Your thesis statement should usually come close to the beginning of your paper, but it doesn't have to be the very first sentence — or even the very first paragraph, depending on the length of the paper. Sometimes it's wise to start with something else, the better to grab the reader's attention. But you should get to your thesis statement pretty quickly, so your reader knows where you're going.

For more comments along the same lines, see the Thesis entry in my guide, "Getting an A on an English Paper."

Third Person.
See First Person.
Ick. Thus is already an adverb; it doesn't need a -ly.
The titles of books and other long works (plays, long poems, operas, &c.) are either italicized or underscored (see Italics); the titles of shorter works (essays, short poems, &c.) appear in quotation marks. For borderline cases, the test is whether it could be published as a book on its own: even if you're reading King Lear in a larger anthology, it's long enough that it could be a book, so it gets italics. Don't fret the occasional necessary judgment call.

In most house styles, all the major words in an English title are capitalized — "major" meaning the first word, the last word, and everything in between except articles, conjunctions, and prepositions: A Tale of Two Cities (preposition of gets no cap), "I Have a Dream" (article a gets no cap). If there's a subtitle, the same rules apply to the subtitle, even if it begins with an article, conjunction, or preposition: Authors and Owners: The Invention of Copyright (conjunction and and preposition of get no caps, but article the is the first word of the subtitle). There are other styles; some publications capitalize only the first word and proper names, and there are different rules for other languages. But it's usually safe to capitalize everything but the articles, conjunctions, and prepositions.

Many guides call for omitting initial articles in titles if the titles follow a possessive: "In his Tale of a Tub, Swift satirizes zealots" (the title is A Tale of a Tub, but "his A" sounds clumsy); "In Ann Radcliffe's Mysteries of Udolpho" (the title is The Mysteries of Udolpho, but the the can go). Another possibility — and sometimes a better one — is to leave out the possessive ("his," "her") when it's unnecessary. When readers see "as Fitzgerald writes in his Great Gatsby," there's little chance they'll be confused into thinking Fitzgerald wrote it in someone else's Great Gatsby — you can leave out the "his" and use the The. [Revised 13 Sept. 2003]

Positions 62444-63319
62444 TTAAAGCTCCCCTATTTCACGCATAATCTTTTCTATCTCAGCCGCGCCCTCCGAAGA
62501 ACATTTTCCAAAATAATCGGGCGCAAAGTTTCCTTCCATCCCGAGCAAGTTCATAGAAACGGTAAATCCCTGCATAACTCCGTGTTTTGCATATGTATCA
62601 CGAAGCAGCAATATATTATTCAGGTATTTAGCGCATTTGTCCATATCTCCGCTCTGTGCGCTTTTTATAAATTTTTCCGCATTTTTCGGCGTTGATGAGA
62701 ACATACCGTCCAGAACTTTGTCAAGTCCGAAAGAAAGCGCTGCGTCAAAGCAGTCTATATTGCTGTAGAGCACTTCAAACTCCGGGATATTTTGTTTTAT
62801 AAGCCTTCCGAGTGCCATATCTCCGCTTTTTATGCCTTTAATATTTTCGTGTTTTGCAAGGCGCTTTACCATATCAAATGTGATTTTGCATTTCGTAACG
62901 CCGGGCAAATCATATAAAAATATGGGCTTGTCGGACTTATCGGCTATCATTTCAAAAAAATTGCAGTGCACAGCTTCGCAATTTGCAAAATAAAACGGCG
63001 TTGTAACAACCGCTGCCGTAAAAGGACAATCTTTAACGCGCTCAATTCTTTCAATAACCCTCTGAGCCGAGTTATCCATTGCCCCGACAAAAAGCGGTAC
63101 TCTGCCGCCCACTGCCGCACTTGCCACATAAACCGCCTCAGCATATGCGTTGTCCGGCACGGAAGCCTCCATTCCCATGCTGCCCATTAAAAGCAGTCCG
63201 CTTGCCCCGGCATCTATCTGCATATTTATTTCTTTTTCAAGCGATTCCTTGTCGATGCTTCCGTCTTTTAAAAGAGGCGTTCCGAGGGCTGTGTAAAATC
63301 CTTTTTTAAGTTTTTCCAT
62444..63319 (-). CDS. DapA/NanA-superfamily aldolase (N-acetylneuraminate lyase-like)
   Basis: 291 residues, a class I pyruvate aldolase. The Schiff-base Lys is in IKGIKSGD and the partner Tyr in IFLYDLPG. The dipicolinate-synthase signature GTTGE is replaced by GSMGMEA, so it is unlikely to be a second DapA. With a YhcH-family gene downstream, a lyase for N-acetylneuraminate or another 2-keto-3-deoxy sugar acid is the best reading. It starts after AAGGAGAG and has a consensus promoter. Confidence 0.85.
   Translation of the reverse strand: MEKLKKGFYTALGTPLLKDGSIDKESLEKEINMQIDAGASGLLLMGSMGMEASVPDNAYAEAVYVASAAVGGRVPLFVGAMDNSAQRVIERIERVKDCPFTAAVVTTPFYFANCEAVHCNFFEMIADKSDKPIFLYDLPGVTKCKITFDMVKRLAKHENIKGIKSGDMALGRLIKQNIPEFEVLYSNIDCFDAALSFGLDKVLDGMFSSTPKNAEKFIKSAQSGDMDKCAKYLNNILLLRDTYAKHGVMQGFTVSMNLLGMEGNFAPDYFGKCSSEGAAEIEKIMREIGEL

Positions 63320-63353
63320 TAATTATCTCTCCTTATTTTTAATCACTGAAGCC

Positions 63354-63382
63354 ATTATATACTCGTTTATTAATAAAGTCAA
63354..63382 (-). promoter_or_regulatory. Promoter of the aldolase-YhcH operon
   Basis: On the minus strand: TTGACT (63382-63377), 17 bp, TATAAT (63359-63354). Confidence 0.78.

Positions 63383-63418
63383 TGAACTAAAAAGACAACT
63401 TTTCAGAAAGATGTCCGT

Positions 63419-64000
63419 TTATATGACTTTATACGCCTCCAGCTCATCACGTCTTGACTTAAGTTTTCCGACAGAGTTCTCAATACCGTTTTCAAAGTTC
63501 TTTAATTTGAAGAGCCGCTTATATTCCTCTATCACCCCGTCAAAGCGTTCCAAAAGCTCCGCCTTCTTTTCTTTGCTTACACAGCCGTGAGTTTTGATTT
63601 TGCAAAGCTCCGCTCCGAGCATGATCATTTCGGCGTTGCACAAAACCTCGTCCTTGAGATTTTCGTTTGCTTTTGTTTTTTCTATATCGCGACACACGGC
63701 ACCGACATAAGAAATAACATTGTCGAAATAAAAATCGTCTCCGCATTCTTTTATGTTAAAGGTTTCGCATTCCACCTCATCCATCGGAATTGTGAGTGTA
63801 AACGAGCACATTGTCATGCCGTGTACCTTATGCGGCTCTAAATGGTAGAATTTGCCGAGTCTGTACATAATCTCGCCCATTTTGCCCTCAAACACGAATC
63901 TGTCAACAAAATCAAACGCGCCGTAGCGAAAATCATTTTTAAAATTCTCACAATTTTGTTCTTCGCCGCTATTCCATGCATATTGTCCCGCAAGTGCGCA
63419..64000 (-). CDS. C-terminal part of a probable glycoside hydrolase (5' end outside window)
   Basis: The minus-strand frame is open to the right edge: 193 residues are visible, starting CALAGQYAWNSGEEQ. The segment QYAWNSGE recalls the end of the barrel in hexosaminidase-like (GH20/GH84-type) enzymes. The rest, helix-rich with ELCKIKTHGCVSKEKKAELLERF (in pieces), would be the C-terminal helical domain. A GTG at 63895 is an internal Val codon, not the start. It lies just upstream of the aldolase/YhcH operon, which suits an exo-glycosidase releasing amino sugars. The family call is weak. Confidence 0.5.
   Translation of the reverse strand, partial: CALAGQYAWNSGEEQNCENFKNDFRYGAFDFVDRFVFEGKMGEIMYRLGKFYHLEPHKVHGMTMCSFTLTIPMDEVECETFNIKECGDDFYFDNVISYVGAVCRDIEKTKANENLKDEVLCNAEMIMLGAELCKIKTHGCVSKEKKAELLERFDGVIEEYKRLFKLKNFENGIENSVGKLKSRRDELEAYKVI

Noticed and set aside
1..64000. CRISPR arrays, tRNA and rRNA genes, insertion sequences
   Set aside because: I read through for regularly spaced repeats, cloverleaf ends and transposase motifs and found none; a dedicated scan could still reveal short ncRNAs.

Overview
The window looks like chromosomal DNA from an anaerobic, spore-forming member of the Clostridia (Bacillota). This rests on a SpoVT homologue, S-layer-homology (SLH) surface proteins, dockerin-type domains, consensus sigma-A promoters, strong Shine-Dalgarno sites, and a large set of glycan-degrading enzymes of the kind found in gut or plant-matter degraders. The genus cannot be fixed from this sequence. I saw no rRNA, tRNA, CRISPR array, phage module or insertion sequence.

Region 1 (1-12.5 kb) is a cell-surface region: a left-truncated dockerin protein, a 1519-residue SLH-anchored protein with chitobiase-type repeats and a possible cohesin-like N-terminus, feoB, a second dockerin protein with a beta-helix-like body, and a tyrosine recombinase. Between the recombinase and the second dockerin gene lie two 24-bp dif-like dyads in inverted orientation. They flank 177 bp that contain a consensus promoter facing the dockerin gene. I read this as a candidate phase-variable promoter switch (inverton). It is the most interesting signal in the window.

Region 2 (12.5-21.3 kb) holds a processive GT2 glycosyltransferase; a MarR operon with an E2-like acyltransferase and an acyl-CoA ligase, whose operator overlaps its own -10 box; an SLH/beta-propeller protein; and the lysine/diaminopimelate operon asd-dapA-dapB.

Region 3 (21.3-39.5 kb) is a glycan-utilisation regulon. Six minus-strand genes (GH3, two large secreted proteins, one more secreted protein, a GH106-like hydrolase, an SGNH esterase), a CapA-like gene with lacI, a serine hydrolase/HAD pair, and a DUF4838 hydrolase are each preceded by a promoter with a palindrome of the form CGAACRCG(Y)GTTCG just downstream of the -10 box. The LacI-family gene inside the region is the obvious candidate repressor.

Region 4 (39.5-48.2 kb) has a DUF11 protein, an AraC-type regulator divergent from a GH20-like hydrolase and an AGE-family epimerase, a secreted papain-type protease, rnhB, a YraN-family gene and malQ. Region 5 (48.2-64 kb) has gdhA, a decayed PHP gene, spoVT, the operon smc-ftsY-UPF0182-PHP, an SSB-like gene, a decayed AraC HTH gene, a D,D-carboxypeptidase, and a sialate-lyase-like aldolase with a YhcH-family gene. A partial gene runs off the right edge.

See Wasted Words.
Writing should flow. Each sentence should follow on the one before it, and each paragraph should pick up where the previous one left off. Try to make the connections between your sentences and paragraphs logical and explicit. The paragraph's topic sentence is a good place for this, and mastery of transitional words and phrases like therefore, however, on the other hand, and so forth is a must. See Paragraphs.
Transitive versus Intransitive Verbs.
Not as difficult as some people think. A transitive verb takes a direct object: it shows action upon someone or something. Intransitive verbs take no direct object; they need only a subject to make a sentence.

Some transitive verbs: Hit (you hit something or someone; you don't just hit); climb (you don't just climb; you climb something); and bring (bring what?). Intransitive verbs: sleep (you don't sleep something; you just sleep); and fall (while you can fall down the stairs, you don't fall the stairs).

There are a few things worth noticing. First, just because something grammatically needs a direct object doesn't mean we actually use it. If someone said, I swung the bat and hit, we don't have to ask what he hit; the direct object ball is understood.

Second, many intransitives might look like transitives, as in She walked three hours. Here three hours is not really a direct object; it doesn't say what she walked, but how long (it's actually an adverbial phrase).

Third, many verbs can be both transitive and intransitive: while a word like ran is usually intransitive, it can also be transitive in "He ran the program for two years." Children can play catch, or they can just play. Even sleep, given above as an intransitive, could become transitive if we said He slept the sleep of the righteous.

The only real danger is when you start changing verbs willy-nilly: "We have to think quality" (giving the intransitive think a direct object; you probably mean "think about quality," if you mean anything at all); "I hope you enjoy" (instead of enjoy it).

Try And.
"Try and" is common enough in speech, but it's out of place in formal prose. Use "try to." [New entry, 3 November 2000.]